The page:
Mark Webber to leave Formula 1 at the end of 2013 season
Last updated on .From the section Formula 1
Red Bull driver Mark Webber has decided to leave Formula 1 at the end of this season.
The 36-year-old Australian is joining Porsche's new sportscar programme and will compete in the classic Le Mans 24 Hours race for the German manufacturer.
Webber had options to stay in F1, either with Red Bull or another top team, but feels it is time to move on.
Lotus driver Kimi Raikkonen, the 2007 world champion, is favourite to replace Webber, who made his F1 debut in 2002.
Toro Rosso's Daniel Ricciardo and Jean-Eric Vergne are also options.
Webber described it as an "honour" to race for Porsche, saying it "has written racing history as a manufacturer and stands for outstanding performance and technology at the highest level".
He added: "I'm very much looking forward to this new challenge after my time in Formula 1. I can hardly wait to pilot one of the fastest sports cars in the world."
In 12 years in F1, Webber, who also drove for Minardi, Jaguar and Williams, has won nine grands prix, achieved 36 podium finishes, 11 pole positions, 15 fastest laps and twice finished third in the World Championship.
His best season was 2010, when he led the championship for much of the year before faltering in the final three races, falling behind team-mate Sebastian Vettel and Ferrari's Fernando Alonso.
With a reputation as a tough but fair competitor, plus a direct and honest approach to the media, Webber's time at Red Bull has been characterised by an uneasy relationship with Vettel.
The tension between the two drivers has boiled over on several occasions during their five years as team-mates, most recently at this season's Malaysian Grand Prix, when Vettel ignored a direct team order not to overtake Webber to win the race.
The German initially apologised after the race, but subsequently said he would do the same thing again.
Webber, who has often felt he has not benefited from the same support that Vettel enjoys from Red Bull motorsport adviser Helmut Marko, was furious, prompting talk that he would leave the team at the end of 2013.
But Red Bull boss Dietrich Mateschitz, with whom Webber has always had a close relationship, made it clear he could stay on if he wanted to.
"Whether he retires, only he will choose, but Mark is definitely a candidate for 2014," said Mateschitz in April. "He is always welcome with us."
Webber considered staying with Red Bull for another season, but, with a big change in regulations next year that will dramatically alter the demands of F1, he has decided to seek a fresh challenge.
He has also been critical of the Pirelli tyres that F1 teams have been forced to use since 2011, claiming their rapidly degrading nature prevents drivers pushing to the limit throughout a race.
Webber is 37 this August, an age that, for a Formula 1 driver, he has admitted is "long in the tooth in some people's eyes". He also recognised that, even if he stayed on for another year, his time in the sport was running out.
Webber could have gone to another top team - at least one approached him - but he felt that would be the wrong thing to do.
For one thing, Red Bull has produced the fastest car in F1 since 2009. For another, he decided against a move to Ferrari last year partly because he felt that the effort of getting used to a new environment was not worth it given of his limited time left in the sport.
Webber will now spearhead Porsche's attempt to revive its glory days at Le Mans, a race it has won 16 times, the last in 1998.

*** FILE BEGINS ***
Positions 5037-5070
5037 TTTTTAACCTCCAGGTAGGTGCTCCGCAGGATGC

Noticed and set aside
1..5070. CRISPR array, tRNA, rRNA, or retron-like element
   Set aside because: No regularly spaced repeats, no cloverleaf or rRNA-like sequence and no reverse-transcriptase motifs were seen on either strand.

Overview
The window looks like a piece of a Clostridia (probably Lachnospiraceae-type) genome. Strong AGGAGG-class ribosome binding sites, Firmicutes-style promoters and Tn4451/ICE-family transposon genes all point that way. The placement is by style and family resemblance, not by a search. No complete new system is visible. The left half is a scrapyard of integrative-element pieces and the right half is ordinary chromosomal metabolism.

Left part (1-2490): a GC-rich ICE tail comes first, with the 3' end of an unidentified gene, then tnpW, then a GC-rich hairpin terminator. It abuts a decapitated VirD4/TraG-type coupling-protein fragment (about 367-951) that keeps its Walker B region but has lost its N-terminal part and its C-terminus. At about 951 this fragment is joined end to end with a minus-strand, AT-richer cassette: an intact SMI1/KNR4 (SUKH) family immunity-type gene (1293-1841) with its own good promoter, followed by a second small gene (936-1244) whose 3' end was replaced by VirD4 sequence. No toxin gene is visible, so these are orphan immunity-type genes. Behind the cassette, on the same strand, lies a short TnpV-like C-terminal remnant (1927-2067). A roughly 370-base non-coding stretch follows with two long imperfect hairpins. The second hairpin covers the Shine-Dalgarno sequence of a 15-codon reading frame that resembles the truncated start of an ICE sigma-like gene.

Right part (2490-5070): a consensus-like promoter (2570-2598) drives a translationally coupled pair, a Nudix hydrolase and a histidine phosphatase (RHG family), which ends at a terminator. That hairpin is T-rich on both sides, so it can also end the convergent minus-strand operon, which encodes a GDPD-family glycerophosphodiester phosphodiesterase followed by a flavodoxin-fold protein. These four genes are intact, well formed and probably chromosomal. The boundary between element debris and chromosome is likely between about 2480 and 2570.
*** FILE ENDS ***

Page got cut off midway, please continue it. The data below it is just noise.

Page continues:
He has raced at Le Mans twice before - with Mercedes in 1998 and 1999.
He was on pole position in 1998 only for the car he shared with Germans Klaus Ludwig and Bernd Schneider to retire after just 19 laps.
The following year, an aerodynamic flaw in the Mercedes car caused him to flip on two separate occasions at more than 200mph.
On both occasions, he escaped injury, but said he would never return to Le Mans because of the danger involved.
Webber will also compete in the World Endurance Championship for Porsche.
"I'm very pleased to have secured Mark Webber for our LMP1 project as one of the best and most successful Formula 1 pilots of our time," said Wolfgang Hatz, Porsche board member for research and development.
"Mark is without doubt one of the world's best race drivers. He has experience at the Le Mans 24 hour race and, on top of that, he's been a Porsche enthusiast for many years."
Mark has so much to offer..
thanks for your years in F1
He seems a down to earth bloke and should do well in his chosen new formula and no doubt at some point TV beckons.
Just hope he stays safe and enjoys his final few F1 races
Webber is better off out of it.
I suppose his team and employers making crazy decisions like letting Mark qualify on pole and then ripping bits of his car to aid Vettel have nothing to do with it.
Also having a team order saying "don't overtake Mark", but doing absolutely nothing by way of a reprimand when Vettel does exactly that is completely irrelevant in your argument?
Red Bull's problem now is that their behaviour has made it an unattractive drive for a top driver. Who wants to play 2nd fiddle to Vettel? There'll have to get a relative unknown or a mercenary.
I heard that the Earth's apparently round as well...
Actually, it's an oblate spheroid, slightly squashed at the poles.
Good luck to Mark in sports cars, perhaps the BBC would consider showing some of those races to compensate for the loss of full F1 coverage and Moto GP.
He has been in the top 6 drivers for the past 5 years, coming 3rd twice and helped a relatively new team to the Constructor's title three times.
It beggars belief that just because someone is not the world's best ever then he (or she) is a total 'loser'. I also appreciate Mark's honesty in front of camera. A rare thing.
Be interesting to see Kimi at RBR but can't see that being the case.